Yoga Poses For Shoulder Pain

The Abaci Plan: Restoration, Recovery, and Relief

The Abaci Plan is built around individual approaches or “pieces,” which, taken together, can literally reshape your brain and the way it communicates with your body. By working through the plan, you’ll be able to feel better, become more active, enjoy more satisfying relationships, and reach many of your most cherished goals.

Let’s take a brief look at my core approaches, each of which will be explained in detail in the chapters to follow.

1. Finding calm in the storm—When chronic pain strikes, your nervous system becomes hypersensitive. It’s constantly in the “fight or flight” mode, quick to flood your body with powerful hormones and chemical transmitters that can trigger burnout, anxiety, and other problems. This hypersensitive state, called “central sensitization,” revs up your body’s pain system, overwhelms you emotionally and physically, and makes it nearly impossible for you to think clearly. It’s as if the sensation of pain has been turned way up, like the volume of a radio. Because central sensitization is so overwhelming, the first step in managing chronic pain is calming the nervous system or turning down the “trauma alarm”

You may be surprised to learn that chronic pain and posttraumatic stress disorder (PTSD) are intimately linked. Although one syndrome does not necessarily cause the other, up to half of all people suffering from chronic pain also have symptoms of trauma. In some patients, the trauma and pain begin together, as in a soldier who is seriously wounded in battle. In other patients, an injury may “awaken” a trauma from the past—we often see patients with histories of childhood traumas, whether physical, emotional, or sexual. Although the past and present traumas are unrelated, they begin “feeding” off each other. The new pain recreates the reaction of a distant trauma within the nervous system, which increases the overall sensitivity to pain. In still other patients, the experience of chronic pain itself may become the trauma.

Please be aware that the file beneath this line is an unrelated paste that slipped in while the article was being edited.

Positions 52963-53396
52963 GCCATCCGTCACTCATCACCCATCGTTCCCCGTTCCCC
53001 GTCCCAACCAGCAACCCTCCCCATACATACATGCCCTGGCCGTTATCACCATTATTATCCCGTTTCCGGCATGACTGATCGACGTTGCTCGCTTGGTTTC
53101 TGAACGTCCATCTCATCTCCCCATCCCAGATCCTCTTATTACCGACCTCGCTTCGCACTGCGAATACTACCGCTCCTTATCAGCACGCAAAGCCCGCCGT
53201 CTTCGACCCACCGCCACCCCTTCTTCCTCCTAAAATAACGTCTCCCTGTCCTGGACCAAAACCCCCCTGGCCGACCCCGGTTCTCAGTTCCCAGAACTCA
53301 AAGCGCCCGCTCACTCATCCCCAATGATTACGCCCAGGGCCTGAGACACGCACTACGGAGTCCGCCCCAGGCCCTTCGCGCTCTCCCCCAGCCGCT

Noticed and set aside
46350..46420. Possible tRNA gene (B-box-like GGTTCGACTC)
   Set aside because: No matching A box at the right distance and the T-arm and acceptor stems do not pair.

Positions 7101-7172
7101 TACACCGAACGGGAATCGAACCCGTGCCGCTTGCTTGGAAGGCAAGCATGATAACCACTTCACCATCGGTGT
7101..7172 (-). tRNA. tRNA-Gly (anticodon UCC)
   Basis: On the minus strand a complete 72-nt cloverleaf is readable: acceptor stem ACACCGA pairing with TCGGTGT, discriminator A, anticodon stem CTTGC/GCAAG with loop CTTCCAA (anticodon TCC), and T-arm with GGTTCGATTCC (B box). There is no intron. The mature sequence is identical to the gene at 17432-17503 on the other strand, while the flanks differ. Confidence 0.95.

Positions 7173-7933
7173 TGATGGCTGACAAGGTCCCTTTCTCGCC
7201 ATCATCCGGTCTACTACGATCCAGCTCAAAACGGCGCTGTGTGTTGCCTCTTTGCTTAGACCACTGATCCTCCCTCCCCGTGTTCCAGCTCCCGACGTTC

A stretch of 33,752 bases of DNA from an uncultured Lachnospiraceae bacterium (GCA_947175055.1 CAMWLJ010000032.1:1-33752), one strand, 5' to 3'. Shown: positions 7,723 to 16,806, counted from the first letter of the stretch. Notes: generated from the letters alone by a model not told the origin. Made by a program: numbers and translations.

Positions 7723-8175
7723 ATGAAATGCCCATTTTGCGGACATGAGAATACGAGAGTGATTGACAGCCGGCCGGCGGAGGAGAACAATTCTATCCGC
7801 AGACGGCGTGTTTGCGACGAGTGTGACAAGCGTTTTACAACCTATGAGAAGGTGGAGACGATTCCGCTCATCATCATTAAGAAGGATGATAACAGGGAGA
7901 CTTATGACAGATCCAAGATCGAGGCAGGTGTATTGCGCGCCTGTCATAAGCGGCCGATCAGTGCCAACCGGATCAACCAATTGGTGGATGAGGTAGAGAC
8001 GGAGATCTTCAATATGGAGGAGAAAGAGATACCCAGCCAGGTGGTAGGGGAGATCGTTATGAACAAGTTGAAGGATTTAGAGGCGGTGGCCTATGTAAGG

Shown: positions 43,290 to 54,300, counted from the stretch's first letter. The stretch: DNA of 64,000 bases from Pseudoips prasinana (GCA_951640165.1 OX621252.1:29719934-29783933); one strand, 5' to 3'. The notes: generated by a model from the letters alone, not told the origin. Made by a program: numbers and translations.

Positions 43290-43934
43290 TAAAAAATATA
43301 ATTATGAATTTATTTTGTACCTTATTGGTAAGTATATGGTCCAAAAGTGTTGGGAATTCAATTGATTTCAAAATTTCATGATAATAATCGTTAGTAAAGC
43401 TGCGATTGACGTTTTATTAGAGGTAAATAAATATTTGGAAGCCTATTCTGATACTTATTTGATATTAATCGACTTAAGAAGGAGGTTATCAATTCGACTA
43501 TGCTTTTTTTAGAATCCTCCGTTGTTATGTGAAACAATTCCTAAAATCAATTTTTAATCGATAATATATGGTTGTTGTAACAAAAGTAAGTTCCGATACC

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In Chapter 4, you’ll learn about the scientific link between trauma and chronic pain. And you’ll discover effective ways of addressing trauma and the resulting hyper-arousal of the nervous system through mindfulness, meditation, yoga, breathing exercises, and EMDR (eye movement desensitization and reprocessing).

2. Reframing harmful thoughts—Thoughts are not just ideas or notions; they are also part of a process that continually re-forms the brain. What you think really matters, and it can either increase or decrease your pain. Learning how to set aside catastrophic thinking, anger, fear, and other forms of negative thinking can lessen your experience of pain. And replacing harmful thoughts with positive ones can actually heal your brain and help you regain control of your life.

You’ll learn about the connection between thoughts, emotions, and pain, as well as how to reframe your thoughts to avoid the traps that perpetuate your pain. And you’ll discover how to think about your pain, fear, and anger in helpful ways, shifting your focus toward gratitude, love, compassion, and kindness.

You’ll also learn how to accept pain as a path toward relief. Raging against your pain and what it has done to you is a natural reaction that may even feel good. But when you refuse to accept your pain, you can become drawn into unnecessary treatments that create false hopes and put you at risk of serious complications. The best way to control pain is to accept the changes in your life, let go of negative feelings, grieve for your losses if necessary, and then move ahead. Developing realistic expectations about traditional medical treatments can also bring you closer to acceptance.

The path to relief begins with accepting the challenges before you, embracing yourself and all that is good in your life, and activating the healing power within you.

3. Igniting creativity—The “pain brain” is awash in harmful emotions that drive physical pain. These emotions (fear, anger, frustration, and so on) are often deep-seated and difficult for pain patients to address or even describe. In many cases, they don’t even know they exist! Yet these harmful emotions are harbored by almost every pain patient, and act like hidden bacterial infections quietly spewing out poison.